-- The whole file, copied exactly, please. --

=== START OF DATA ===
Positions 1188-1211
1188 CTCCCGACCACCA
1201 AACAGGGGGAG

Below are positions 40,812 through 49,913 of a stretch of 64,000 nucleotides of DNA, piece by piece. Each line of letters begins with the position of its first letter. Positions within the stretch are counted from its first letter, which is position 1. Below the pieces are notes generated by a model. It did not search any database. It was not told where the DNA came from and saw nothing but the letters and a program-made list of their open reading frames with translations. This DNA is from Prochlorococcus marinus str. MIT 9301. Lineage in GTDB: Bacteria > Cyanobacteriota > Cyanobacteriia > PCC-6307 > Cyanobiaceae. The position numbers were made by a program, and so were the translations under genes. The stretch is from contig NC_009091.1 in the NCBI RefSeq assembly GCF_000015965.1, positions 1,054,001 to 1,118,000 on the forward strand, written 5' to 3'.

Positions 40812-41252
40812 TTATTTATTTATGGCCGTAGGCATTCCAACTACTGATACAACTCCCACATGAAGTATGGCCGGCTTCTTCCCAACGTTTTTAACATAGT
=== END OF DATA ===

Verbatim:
Positions 1188-1211
1188 CTCCCGACCACCA
1201 AACAGGGGGAG

Below are positions 40,812 through 49,913 of a stretch of 64,000 nucleotides of DNA, piece by piece. Each line of letters begins with the position of its first letter. Positions within the stretch are counted from its first letter, which is position 1. Below the pieces are notes generated by a model. It did not search any database. It was not told where the DNA came from and saw nothing but the letters and a program-made list of their open reading frames with translations. This DNA is from Prochlorococcus marinus str. MIT 9301. Lineage in GTDB: Bacteria > Cyanobacteriota > Cyanobacteriia > PCC-6307 > Cyanobiaceae. The position numbers were made by a program, and so were the translations under genes. The stretch is from contig NC_009091.1 in the NCBI RefSeq assembly GCF_000015965.1, positions 1,054,001 to 1,118,000 on the forward strand, written 5' to 3'.

Positions 40812-41252
40812 TTATTTATTTATGGCCGTAGGCATTCCAACTACTGATACAACTCCCACATGAAGTATGGCCGGCTTCTTCCCAACGTTTTTAACATAGT